Another question to consider is what mechanism might explain self-medicating behavior if it were observed. Do animals have theories of disease, as humans do, that lead them to select specific therapies based on predictions from these theories? Do they remember or communicate to others the particular remedies for particular illnesses? Such deliberative thinking seems pretty unlikely, and there is no reliable evidence of it, despite extensive research, even in the most cognitively advanced species such as the great apes.
More likely, self-medicating behavior would be, like all other behaviors, a product of natural selection operating on underlying variation between individuals. The tendency to seek out certain tastes or smells, for example, when experiencing certain symptoms could easily be fixed by selection if doing so improved the reproductive success of individuals with genes prompting this behavior over that of individuals without such genes. Of course, such adaptive explanations can easily be manufactured for every behavior, and they need to be demonstrated experimentally when possible to be truly believable.
What’s the Evidence?
In any case, what is the evidence for self medication? In wild animals, it consists largely of uncontrolled observations with a significant risk of bias or misinterpretation. Anecdotes abound, but rigorous, repeatable patterns with solid links between symptoms, behavior, and outcome have not been demonstrated. It is common to note the consumption of an unusual substance and begin looking for evidence of a medical problem to explain it, but instances of that same problem or consumption of that same substance that are not related are overlooked. This is a form of recall or confirmation bias that makes all anecdotes unreliable as evidence for a particular theory.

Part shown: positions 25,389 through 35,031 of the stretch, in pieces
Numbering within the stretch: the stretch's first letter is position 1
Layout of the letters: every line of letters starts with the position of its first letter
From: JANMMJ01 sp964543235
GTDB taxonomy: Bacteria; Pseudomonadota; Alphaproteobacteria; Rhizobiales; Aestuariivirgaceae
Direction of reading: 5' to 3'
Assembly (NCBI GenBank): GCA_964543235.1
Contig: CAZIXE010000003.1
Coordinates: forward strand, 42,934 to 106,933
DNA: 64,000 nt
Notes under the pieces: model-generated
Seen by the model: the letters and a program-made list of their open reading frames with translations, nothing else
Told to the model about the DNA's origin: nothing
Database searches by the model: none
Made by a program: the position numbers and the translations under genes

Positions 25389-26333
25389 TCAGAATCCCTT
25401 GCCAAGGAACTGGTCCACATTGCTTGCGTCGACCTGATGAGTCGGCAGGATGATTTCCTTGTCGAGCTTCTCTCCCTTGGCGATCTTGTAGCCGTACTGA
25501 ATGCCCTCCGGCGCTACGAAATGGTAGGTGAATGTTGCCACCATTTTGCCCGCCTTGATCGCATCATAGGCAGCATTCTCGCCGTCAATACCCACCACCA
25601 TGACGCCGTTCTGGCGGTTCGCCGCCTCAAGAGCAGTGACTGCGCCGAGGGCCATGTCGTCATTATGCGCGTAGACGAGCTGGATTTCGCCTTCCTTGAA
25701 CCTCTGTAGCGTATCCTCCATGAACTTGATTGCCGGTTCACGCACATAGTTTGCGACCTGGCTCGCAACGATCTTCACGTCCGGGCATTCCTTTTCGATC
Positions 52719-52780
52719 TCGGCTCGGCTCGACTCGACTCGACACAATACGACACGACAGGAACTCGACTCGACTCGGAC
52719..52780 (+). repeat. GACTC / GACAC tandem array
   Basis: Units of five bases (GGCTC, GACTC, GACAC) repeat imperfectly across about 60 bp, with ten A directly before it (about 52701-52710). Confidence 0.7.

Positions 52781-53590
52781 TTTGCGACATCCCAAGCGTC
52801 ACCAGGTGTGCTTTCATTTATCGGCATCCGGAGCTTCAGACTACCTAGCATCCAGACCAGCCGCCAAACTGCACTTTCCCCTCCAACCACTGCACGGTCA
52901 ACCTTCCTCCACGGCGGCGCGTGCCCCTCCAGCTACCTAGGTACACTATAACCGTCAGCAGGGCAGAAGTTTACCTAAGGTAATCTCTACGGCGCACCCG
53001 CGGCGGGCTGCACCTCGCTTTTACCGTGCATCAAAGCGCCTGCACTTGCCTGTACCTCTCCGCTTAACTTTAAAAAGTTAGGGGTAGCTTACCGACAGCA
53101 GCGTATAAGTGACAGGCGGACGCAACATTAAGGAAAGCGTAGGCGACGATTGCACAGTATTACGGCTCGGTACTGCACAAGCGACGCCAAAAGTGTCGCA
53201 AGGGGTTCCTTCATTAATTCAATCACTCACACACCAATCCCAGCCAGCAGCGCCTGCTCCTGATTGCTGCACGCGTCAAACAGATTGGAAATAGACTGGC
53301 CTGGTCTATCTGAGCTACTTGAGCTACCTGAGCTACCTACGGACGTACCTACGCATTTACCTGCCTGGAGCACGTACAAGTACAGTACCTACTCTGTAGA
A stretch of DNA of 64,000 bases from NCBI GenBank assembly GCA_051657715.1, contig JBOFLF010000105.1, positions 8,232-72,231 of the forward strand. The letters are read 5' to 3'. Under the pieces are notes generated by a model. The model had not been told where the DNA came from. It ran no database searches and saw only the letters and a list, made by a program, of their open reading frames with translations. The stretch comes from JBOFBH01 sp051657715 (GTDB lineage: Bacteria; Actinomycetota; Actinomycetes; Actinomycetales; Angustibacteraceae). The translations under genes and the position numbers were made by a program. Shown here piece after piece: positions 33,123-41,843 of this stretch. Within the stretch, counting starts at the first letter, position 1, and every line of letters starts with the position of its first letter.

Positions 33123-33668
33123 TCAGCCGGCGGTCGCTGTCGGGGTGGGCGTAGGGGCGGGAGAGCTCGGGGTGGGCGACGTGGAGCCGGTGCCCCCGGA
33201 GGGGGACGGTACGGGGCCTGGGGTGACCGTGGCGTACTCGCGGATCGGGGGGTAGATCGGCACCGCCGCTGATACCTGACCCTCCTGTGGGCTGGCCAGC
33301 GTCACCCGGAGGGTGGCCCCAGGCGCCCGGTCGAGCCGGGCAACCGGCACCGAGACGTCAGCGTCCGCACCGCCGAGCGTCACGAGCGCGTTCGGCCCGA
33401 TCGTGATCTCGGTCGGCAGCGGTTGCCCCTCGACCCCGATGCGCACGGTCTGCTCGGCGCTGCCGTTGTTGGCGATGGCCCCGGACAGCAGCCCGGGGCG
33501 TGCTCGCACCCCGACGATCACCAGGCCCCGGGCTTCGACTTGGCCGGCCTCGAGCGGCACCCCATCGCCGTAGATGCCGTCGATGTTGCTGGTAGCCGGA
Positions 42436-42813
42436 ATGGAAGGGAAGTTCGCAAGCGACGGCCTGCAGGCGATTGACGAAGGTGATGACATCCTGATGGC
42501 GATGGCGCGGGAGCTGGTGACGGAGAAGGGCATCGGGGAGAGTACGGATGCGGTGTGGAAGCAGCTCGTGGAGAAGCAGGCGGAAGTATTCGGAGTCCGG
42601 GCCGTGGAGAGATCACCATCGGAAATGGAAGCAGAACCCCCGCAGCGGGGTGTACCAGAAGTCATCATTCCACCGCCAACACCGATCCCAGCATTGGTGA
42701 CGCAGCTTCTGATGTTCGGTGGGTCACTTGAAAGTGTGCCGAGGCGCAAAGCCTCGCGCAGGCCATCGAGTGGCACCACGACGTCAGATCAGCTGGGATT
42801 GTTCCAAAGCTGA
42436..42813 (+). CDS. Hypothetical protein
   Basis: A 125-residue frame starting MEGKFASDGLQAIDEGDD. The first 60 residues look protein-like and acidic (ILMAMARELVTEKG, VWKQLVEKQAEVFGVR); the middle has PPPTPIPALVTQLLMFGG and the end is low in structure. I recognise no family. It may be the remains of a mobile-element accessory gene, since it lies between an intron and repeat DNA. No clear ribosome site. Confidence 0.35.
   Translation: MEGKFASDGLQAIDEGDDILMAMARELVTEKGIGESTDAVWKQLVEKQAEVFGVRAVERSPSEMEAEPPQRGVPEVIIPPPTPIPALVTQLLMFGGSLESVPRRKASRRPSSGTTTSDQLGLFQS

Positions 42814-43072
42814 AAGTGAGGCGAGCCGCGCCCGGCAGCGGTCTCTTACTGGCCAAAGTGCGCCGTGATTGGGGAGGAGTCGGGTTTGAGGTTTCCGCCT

The medicinal value of plant ingested in such cases is often assumed based on local folk medicine practices or the presence of certain chemicals in the plant which have in vitro effects that might be relevant. The same sources of evidence are often used to validate all kinds of claims about the medicinal value of herbal remedies, and the reality often turns out to be that there is no such value. These kinds of evidence can only suggest possible relationships, not prove them.
And we have to remember that animals also frequently ingest substances that are actively harmful to them. I pull a surprising variety of potentially deadly objects out of the gastrointestinal tract of dogs and cats on a regular basis. And both domestic and wild animals have been seen to succumb to ingestion of poisons as well as indigestible foreign objects. So any theory about intentional self-medication has to also explain this self-injurious behavior. Are these animals committing suicide? Or, as seems more likely, are they mistaking harmful and inedible substances for food or exploring the world through taste and ingestion without a consistent regard for the likely benefit or harm?